India vs Australia Test series Preview - India’s balancing act: Meeting fire with fire
At the Sydney Cricket Ground this week, as Australia A crossed 200 in their second innings of the day-night warm-up game against India, Jasprit Bumrah and Mohammed Shami launched a bumper barrage. Bumrah came round the wicket to give Jack Wildermuth the Indian version of the perfume ball, the name given in the West Indies for deliveries aimed at the throat of batsmen.
Wildermuth swayed and avoided it, but was helpless as the next ball climbed on him, and flew off the top of his blade. Luckily, it fell in no man’s land, away from the ‘keeper and the slip fielders.
In his next over, it was the turn of Ben McDermott, batting in his 80s. Bumrah’s searing delivery into his body had him hopping and the ball ballooned off the splice. It fell on the leg side, though again there was no catcher. Shami fired in some snorters from the other end.
It was a none-too-subtle signal to Australia batsmen on what they can expect, much like what the Indian batsmen will be gearing up to face from Mitchell Starc and Co in the Border-Gavaskar Trophy series starting on Thursday. Starc, Pat Cummins and Josh Hazlewood are as good an Australian unit there has been in their rich fast bowling history. Though there is no Ishant Sharma, India won’t be far behind, especially if the seasoned Umesh Yadav plays and gets his rhythm.
After a sterling show in India’s historic first series victory in 2018-19, all eyes are on Bumrah. He has the pace and a knack of hitting the right length to extract bounce on Australian wickets. He keeps at it—the pace doesn’t drop in the later spells. According to CricViz data, last time’s joint highest wicket-taker with 21 scalps took all but three wickets after the 31st over (nine between 31-80 overs, nine after 81).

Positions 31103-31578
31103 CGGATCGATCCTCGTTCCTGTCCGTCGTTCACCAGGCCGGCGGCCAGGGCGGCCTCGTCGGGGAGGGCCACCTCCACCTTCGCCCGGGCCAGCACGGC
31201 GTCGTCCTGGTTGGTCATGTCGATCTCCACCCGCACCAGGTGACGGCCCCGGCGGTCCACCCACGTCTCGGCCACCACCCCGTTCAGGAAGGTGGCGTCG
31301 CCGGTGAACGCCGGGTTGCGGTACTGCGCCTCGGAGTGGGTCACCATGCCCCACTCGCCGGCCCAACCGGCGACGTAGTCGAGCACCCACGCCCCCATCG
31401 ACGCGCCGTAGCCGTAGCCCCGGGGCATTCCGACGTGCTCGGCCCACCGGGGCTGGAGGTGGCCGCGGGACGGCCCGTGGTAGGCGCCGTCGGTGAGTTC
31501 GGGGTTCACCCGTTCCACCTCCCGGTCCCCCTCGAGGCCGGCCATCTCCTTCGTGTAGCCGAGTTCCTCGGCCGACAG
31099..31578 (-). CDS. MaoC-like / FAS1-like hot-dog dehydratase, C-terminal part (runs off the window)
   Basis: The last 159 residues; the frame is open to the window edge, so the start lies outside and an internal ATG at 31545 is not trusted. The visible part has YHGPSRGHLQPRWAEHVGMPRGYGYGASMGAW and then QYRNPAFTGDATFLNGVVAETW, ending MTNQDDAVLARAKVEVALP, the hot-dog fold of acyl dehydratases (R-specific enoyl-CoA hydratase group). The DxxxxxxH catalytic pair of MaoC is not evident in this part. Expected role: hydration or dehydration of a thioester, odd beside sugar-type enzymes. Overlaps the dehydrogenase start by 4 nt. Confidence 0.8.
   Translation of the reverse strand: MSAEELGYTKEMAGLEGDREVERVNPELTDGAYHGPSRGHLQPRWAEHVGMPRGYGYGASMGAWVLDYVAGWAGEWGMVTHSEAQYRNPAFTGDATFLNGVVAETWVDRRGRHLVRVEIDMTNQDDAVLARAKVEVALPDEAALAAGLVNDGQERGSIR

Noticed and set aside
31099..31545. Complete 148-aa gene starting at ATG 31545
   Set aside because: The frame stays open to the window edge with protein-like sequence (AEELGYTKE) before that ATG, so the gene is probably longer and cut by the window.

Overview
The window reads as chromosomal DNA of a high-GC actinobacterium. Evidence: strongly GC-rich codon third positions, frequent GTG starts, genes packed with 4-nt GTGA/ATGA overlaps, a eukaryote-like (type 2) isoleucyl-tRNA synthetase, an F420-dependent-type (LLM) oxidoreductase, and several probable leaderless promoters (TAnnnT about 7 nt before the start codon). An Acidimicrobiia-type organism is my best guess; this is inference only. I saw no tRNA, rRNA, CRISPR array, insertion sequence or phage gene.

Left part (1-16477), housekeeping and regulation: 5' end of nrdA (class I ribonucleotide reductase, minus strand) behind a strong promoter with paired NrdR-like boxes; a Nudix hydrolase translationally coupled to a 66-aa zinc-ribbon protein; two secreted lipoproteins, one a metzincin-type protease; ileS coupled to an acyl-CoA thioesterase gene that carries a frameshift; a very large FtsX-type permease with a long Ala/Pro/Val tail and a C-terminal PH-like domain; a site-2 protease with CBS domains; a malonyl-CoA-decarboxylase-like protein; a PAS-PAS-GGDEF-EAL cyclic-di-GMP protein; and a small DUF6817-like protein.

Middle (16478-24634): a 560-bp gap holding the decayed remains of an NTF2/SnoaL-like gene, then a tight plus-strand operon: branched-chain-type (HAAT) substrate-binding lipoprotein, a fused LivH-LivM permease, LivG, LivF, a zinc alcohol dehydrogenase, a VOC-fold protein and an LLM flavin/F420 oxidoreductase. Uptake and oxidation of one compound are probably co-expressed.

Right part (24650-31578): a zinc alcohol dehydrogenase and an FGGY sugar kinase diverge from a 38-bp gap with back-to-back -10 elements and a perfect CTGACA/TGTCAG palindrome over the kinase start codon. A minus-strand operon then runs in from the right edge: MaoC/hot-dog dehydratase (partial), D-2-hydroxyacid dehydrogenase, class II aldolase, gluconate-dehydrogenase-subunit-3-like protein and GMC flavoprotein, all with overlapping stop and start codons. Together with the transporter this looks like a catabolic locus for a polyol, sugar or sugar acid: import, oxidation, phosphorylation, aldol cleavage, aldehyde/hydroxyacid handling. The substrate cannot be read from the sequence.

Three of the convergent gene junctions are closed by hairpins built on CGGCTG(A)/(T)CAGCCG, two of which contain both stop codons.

Bumrah’s unique action and pace apart, his range—fast and slow yorkers, and bouncers quick and slow—can unsettle any batsman. He also bowls a very good length ball that can move either way. Shami gets the new ball to shape away in either direction; with the old ball, he extracts seam movement. Umesh generates good pace and has an excellent bouncer.
When individual brilliance is chanelled into team tactics, the potency goes up. In 12 matches Bumrah and Shami have played together in Australia, South Africa, England and New Zealand, they have taken 101 wickets together. In 11 games Starc, Cummins and Hazlewood have played together in Australia, they have 144.
Clicking as a unit is what gives India success, says former left-arm pacer Karsan Ghavri, who featured in three Test wins (two in 1977-78, one in 1981-2) in the six matches he played in Australia, taking 21 wickets in all. “In Test cricket, the kind of attack we have is supposed to be the best in world cricket. There will be a result in all the games. Both teams have quality bowlers to take 20 wickets and win the game.”
Ghavri is confident India will overcome the absence of Ishant Sharma, who would have played in his fifth series in Australia but for injury. “Bumrah and Shami can complement each other,” he said. “Their bowling style is different, which helps. Bumrah’s natural delivery is the in-swinger; now he has developed an outgoing ball… Shami bowls with great accuracy, which will be the key.”
Ghavri was Kapil Dev’s new-ball partner and they didn’t let opening partnerships cross 100 for around 25 Tests. He says competitiveness among teammates helps. “They have a healthy rivalry going. If Shami takes one wicket, Bumrah will try and take two. That attitude also helps the team,” says Ghavri.
The top three Australia fast bowlers are over 1.91m and disconcerting bounce will be a challenge. “They will be at the Indian batsman’s throat. There will be a lot of short-pitched deliveries and they will set the field accordingly, try and force mistakes from the batsmen.”